# Real Options in Capital Investment: Models, Strategies, and Applications

By Lenos Trigeorgis | Go to book overview

(15.A1)

Since v ≥ 0 and A2 ≠ 0, it must be the case that A2 > 0.

Finally, recall that the call must be a convex function of the underlying asset price when the distribution of returns on the asset is independent of the level of the asset price (see Theorem 10 in Merton, 1973). Therefore, A2v(v - 1)qv-2 = D″(q) ≥ 0. Since A2 > 0, then v ≥ 1. When v = 1, by Equation (15.32) A1 + A2 = 1, but this relationship holds in (15.31) only when w is infinite, and infinite w is not consistent with premature exercise. Therefore, v > 1, or γ > σ2/2.

ACKNOWLEDGMENTS

This paper was prepared as part of my doctoral dissertation at the University of California at Berkeley. I gratefully acknowledge valuable discussions with Nancy Wallace, Hayne Leland, Robert Edelstein, Jim Wilcox, Peter Berck, and Phelim Boyle.

NOTES
1.
Williams ( 1990b) assumes that the state variable is the building's rent, rather than the building value, and that this rent follows a geometric Brownian motion. It is necessary to assume this process in order to solve the option-pricing problem using standard methods, but Williams's approach implies that if rent becomes zero at any point in time, the rent, and thus the value of the building, will be zero from then on. We avoid this limitation by valuing land as a contingent claim on the building value itself.
2.
Like William, Capozza and Sic assumed that the state variable is the future rent. However, unlike Williams, they assumed that rent follows an additive Brownian motion, which allows rents to become zero, or even negative, with no permanent effect on the building value. Their assumption is essentially equivalent to ours of a building price-process that follows a geometric Brownian motion.

Capozza and Sick posed an individual household maximization problem that takes advantage of arbitrage-based option-pricing methods. However, the household facing this problem is unlikely to be able to hedge and diversify its portfolio. In order for arbitrage-based option valuation to be used in this way, one must assume that the asset is priced as if the markets were dynamically complete. This assumption is more readily applied in cases where investors have access to the

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Real Options in Capital Investment: Models, Strategies, and Applications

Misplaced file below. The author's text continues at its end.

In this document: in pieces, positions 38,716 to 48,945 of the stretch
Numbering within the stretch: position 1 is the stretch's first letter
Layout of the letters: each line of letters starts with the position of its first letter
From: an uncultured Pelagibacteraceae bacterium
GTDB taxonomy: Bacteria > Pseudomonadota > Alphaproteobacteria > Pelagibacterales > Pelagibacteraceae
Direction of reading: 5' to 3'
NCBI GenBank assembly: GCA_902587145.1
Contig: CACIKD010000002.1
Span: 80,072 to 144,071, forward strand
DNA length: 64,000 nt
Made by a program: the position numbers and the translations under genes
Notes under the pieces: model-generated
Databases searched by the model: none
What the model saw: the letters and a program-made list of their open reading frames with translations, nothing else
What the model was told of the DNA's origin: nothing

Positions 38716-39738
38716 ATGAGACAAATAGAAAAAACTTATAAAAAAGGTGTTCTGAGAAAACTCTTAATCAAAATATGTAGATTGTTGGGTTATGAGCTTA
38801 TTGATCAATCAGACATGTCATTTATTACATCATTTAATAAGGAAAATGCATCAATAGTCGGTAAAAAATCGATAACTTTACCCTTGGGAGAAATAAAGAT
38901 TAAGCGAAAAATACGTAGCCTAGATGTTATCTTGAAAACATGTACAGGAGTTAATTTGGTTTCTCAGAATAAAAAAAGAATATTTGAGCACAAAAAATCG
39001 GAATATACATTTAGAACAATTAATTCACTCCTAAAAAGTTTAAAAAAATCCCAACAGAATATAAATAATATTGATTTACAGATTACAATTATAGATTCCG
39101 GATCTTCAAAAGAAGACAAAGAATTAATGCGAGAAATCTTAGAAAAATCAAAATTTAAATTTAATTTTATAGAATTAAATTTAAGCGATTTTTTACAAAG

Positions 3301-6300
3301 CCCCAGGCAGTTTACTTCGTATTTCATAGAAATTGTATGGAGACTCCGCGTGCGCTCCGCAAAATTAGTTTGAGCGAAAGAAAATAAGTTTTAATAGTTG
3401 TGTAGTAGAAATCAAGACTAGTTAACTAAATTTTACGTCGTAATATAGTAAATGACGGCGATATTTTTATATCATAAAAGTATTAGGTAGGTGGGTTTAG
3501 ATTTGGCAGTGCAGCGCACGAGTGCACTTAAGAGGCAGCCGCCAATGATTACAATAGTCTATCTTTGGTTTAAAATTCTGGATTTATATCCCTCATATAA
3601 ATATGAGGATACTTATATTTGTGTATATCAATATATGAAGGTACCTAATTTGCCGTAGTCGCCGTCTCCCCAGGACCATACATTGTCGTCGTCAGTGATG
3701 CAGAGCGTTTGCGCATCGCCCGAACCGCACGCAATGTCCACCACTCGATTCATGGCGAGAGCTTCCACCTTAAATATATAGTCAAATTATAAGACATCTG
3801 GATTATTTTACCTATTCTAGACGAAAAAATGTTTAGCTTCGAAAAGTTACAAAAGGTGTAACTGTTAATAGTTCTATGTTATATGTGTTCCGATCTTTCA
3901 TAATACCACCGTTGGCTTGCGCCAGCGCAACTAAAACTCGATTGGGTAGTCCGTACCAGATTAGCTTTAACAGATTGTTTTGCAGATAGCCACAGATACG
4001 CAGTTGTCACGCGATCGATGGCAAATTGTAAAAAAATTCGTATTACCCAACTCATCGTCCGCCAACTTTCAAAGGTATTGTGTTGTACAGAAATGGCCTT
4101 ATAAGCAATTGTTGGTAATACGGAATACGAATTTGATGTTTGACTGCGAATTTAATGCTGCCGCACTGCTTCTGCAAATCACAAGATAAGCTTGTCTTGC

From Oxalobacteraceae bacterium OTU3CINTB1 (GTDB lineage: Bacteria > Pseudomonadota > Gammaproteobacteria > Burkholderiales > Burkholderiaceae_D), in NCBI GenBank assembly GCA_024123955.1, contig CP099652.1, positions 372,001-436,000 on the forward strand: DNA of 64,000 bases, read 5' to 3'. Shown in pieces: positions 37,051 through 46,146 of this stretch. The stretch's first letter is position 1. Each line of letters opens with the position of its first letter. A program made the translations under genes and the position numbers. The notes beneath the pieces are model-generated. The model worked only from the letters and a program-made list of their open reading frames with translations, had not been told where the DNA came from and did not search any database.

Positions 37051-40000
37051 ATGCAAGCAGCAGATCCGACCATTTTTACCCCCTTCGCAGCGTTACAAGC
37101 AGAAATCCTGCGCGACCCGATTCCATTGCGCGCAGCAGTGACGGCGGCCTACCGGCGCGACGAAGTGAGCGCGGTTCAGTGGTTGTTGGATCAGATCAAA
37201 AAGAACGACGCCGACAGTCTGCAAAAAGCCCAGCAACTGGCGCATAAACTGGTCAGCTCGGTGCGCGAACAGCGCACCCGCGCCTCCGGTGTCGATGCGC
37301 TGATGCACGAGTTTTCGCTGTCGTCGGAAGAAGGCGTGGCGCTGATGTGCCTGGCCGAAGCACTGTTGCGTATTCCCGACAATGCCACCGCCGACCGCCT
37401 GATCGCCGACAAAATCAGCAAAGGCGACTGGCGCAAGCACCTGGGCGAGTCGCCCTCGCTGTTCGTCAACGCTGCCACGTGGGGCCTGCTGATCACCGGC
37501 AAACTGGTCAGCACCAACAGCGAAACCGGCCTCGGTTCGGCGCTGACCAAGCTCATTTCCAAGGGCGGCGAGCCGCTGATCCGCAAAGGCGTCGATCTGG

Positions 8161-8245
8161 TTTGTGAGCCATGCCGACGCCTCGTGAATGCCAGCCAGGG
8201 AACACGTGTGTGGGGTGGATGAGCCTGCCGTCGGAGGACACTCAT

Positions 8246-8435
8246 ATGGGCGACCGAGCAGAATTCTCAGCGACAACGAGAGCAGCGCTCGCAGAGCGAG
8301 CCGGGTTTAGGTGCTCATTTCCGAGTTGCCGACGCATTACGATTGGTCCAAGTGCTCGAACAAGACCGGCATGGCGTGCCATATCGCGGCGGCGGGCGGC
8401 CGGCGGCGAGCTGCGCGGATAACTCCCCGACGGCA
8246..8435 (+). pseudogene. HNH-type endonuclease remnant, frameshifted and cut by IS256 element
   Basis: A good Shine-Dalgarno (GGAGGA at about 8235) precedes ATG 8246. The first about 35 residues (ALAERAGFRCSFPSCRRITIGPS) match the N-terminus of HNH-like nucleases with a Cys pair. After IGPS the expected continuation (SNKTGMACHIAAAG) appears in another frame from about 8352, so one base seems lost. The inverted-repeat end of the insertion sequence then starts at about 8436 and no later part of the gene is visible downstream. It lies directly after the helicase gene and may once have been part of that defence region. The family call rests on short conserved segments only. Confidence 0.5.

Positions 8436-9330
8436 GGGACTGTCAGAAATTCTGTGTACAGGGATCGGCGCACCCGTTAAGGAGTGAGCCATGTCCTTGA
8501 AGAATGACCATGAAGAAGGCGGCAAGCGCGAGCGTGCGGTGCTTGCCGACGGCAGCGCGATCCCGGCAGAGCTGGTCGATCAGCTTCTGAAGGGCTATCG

• Title Page iii
• Contents v
• Tables and Figures ix
• Preface xiii
• Chapter 1 Real Options: An Overview 1
• Introduction 1
• Acknowledgments 28
• Notes 28
• Part I Real Options and Alternative Valuation Paradigms 29
• Chapter 2 Methods for Evaluating Capital Investment Decisions Under Uncertainty 31
• Introduction 31
• Conclusion 44
• Notes 45
• Chapter 3 Merging Finance Theory and Decision Analysis 47
• Introduction 47
• Summary and Conclusion 65
• Acknowledgments 66
• Notes 66
• Chapter 4 The Strategic Capital Budgeting Process: A Review of Theories and Practice 69
• Introduction 69
• Conclusions 84
• Acknowledgments 86
• Notes 86
• Part II General Exchange or Switching Options and Options Interdependencies 87
• Chapter 5 The Value of Flexibility: A General Model of Real Options 89
• Introduction 89
• Concluding Remarks 105
• Acknowledgments 105
• Notes 106
• Chapter 6 The Valuation of American Exchange Options with Application to Real Options 109
• Introduction 109
• Conclusion 119
• Acknowledgments 120
• Notes 120
• Chapter 7 Operating Flexibilities in Capital Budgeting: Substitutability and Complementarity in Real Options 121
• Introduction 121
• Conclusion 130
• Acknowledgments 131
• Notes 131
• Part III Strategy, Infrastructure, and Foreign Investment Options 133
• Chapter 8 The Value of Options in Strategic Acquisitions 135
• Introduction 135
• Implications and Conclusions 147
• Acknowledgments 148
• Notes 148
• Chapter 9 Corporate Governance, Long-term Investment Orientation, and Real Options in Japan 151
• Introduction 151
• Implications and Conclusions 158
• Notes 160
• Chapter 10 Volatile Exchange Rates and the Multinational Firm: Entry, Exit, and Capacity Options 163
• Introduction 163
• Conclusions 178
• Acknowledgments 180
• Notes 180
• Part IV Mean Reversion/ Alternative Formulations in Natural Resources, Shipping, and Start - Up Ventures 183
• Chapter 11 The Effects of Reversion on Commodity Projects of Different Length 185
• Introduction 185
• Conclusions and Extensions 199
• Appendix 201
• Acknowledgments 204
• Notes 204
• Chapter 12 Contingent Claims Evaluation of Mean-Reverting Cash Flows in Shipping 207
• Introduction 207
• Conclusions 216
• Appendix 217
• Acknowledgments 218
• Notes 218
• Chapter 13 Valuing Start-Up Venture Growth Options 221
• Introduction 221
• Conclusion 236
• Appendix 237
• Acknowledgments 238
• Notes 238
• Part V Other Applications: Pollution Compliance, Land Development, Flexible Manufacturing, and Financial Default 241
• Chapter 14 Investment in Pollution Compliance Options: The Case of Georgia Power 243
• Introduction 243
• Notes 262
• Chapter 15 Optimal Land Development 265
• Introduction 265
• Conclusions and Extensions 277
• Appendix 278
• Acknowledgments 279
• Notes 279
• Chapter 16 Multiproduct Manufacturing with Stochastic Input Prices and Output Yield Uncertainty 281
• Introduction 281
• Conclusion 298
• Appendix 300
• Notes 301
• Chapter 17 Default Risk in the Contingent Claims Model of Debt 303
• Introduction 303
• Conclusions and Extensions 317
• Acknowledgments 318
• Notes 319
• Bibliography 323
• Author Index 347
• Subject Index 351
• About the Editor and Contributors 357
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